Definitions

from WordNet 3.0 Copyright 2006 by Princeton University. All rights reserved.

  • n. a battle in the Apennines in 321 BC in which the Samnites defeated the Romans

Etymologies

Sorry, no etymologies found.

Examples

  • In fact, Roman history was littered with failure, from the Allia to the Caudine Forks to Cannae.

    The Spartacus War

  • Take care! he will make of the first Rue Grenetat which comes to hand Caudine Forks.

    Les Miserables

  • But among those decorations should be a design of the Caudine Forks, under which pass a conquered people.

    G.K.'s Weekly - The Fortress of Property

  • Claudium [the Caudine Forks] ought not to be observed was the

    Discourses

  • After initial successes from 323–320 (326–322), a Roman army was trapped at the Caudine Forks in 319 (321), and Rome was forced to negotiate an unfavorable peace.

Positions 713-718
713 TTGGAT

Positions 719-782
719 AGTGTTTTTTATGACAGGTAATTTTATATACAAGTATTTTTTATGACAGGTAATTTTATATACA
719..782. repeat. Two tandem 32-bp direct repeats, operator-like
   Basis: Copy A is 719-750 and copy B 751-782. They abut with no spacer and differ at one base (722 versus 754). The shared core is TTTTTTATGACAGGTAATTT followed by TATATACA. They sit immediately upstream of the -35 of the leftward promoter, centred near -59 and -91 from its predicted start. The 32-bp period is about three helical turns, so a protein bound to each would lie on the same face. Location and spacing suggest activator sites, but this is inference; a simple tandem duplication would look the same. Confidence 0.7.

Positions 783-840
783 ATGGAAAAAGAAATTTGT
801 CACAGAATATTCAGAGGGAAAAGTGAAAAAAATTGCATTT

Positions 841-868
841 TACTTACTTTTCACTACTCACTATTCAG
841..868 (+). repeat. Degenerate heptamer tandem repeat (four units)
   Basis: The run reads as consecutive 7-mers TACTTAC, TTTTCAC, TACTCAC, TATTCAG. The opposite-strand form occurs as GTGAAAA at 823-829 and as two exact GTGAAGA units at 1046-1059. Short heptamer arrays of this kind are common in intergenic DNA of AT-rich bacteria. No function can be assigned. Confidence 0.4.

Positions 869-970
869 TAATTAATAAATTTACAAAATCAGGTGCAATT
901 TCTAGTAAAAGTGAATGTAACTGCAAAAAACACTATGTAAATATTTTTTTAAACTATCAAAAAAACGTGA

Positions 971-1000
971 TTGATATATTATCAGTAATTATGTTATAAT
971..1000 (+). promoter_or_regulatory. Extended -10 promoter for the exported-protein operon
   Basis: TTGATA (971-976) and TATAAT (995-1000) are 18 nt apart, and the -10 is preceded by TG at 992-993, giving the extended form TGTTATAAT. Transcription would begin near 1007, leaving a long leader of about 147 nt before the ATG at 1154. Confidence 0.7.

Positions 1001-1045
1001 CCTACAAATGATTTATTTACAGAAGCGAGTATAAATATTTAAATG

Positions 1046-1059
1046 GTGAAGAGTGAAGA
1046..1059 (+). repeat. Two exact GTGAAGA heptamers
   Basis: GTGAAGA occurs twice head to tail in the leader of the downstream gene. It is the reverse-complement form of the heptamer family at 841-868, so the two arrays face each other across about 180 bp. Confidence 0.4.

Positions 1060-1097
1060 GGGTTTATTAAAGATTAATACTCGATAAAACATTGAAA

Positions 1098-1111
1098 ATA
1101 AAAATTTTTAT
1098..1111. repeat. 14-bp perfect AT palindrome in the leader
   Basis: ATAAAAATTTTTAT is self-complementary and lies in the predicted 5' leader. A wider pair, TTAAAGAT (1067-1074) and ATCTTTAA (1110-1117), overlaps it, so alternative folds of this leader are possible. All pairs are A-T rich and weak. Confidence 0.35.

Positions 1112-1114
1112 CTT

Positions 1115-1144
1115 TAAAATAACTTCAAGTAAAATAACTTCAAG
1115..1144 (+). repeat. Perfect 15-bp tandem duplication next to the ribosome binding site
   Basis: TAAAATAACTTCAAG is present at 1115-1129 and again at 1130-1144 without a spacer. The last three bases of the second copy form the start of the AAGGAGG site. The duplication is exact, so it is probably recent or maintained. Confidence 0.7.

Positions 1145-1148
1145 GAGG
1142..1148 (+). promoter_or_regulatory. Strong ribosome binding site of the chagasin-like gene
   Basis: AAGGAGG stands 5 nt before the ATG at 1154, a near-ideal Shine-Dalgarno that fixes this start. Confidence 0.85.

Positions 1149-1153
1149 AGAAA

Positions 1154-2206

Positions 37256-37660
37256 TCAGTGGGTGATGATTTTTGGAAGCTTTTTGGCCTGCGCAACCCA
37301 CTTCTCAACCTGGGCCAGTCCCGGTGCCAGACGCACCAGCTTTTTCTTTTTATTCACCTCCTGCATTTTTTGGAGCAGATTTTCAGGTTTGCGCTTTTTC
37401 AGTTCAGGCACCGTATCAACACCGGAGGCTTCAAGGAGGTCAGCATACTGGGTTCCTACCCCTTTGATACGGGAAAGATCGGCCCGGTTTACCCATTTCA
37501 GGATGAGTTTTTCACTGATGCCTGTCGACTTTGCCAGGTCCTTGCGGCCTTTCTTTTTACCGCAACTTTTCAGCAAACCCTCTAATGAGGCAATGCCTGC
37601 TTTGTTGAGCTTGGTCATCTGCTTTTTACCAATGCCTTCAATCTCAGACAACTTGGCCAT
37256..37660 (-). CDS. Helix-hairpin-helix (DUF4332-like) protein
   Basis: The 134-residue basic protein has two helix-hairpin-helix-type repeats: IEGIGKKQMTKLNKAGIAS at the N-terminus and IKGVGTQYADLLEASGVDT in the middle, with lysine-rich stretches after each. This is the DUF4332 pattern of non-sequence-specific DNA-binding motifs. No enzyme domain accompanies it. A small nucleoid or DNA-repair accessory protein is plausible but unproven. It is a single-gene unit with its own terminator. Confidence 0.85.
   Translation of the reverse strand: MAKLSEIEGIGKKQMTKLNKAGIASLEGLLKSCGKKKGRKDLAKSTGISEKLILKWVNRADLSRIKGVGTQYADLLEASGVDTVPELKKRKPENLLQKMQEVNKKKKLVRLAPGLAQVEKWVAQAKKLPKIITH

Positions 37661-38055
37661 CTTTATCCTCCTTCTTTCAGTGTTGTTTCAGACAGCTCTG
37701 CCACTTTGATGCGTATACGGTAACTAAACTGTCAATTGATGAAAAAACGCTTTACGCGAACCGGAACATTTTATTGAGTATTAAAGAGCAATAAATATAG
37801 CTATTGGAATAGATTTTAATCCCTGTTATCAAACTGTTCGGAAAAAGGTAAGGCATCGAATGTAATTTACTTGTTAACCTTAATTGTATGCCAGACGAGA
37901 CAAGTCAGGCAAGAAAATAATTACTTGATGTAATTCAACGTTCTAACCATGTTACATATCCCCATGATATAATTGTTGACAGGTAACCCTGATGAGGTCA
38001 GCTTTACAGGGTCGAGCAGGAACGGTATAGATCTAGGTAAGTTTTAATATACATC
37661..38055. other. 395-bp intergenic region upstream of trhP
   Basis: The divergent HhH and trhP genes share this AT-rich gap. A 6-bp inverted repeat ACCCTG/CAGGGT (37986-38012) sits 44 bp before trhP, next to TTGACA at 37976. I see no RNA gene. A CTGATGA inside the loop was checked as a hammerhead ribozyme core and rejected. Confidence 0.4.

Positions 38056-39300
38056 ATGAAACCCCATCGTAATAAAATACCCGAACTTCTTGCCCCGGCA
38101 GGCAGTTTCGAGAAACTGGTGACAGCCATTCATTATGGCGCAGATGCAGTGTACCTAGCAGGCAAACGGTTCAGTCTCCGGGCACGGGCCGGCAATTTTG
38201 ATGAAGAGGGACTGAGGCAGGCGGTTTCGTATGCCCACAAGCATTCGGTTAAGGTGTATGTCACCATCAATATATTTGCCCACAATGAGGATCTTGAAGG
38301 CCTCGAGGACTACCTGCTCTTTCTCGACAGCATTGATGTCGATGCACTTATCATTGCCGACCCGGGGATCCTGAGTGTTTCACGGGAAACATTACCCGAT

f. The Conquest of Italy

  • Had it not been for the valor and promptness of Lucius Cornelius Sulla, his legates, and his army, Rome would now be in the power of Samnium, and we would be passing under the yoke just as we did after the Caudine Forks.

    Fortune's Favorites

  • In the past, Rome has been stretched to her very limits to beat one or two of the Italian nations — is there anyone here who has forgotten the Caudine Forks?

    The Grass Crown

  • "Why not just require us to pass under the yoke, Gaius Papius, as the Samnites did after the battle of the Caudine Forks two hundred years ago?" he asked.

    The Grass Crown

  • Napoleon, however, had at least averted a repetition of the disaster of the Caudine Forks.

    THE CAMPAIGNS OF NAPOLEON

  • Messrs. Rappin and Jebb, the famous cutlers, have been approached with a view to furnish the necessary implements for the portrayal of the tragedy of the Caudine Forks.

    Punch, or the London Charivari, Vol. 158, 192-06-30

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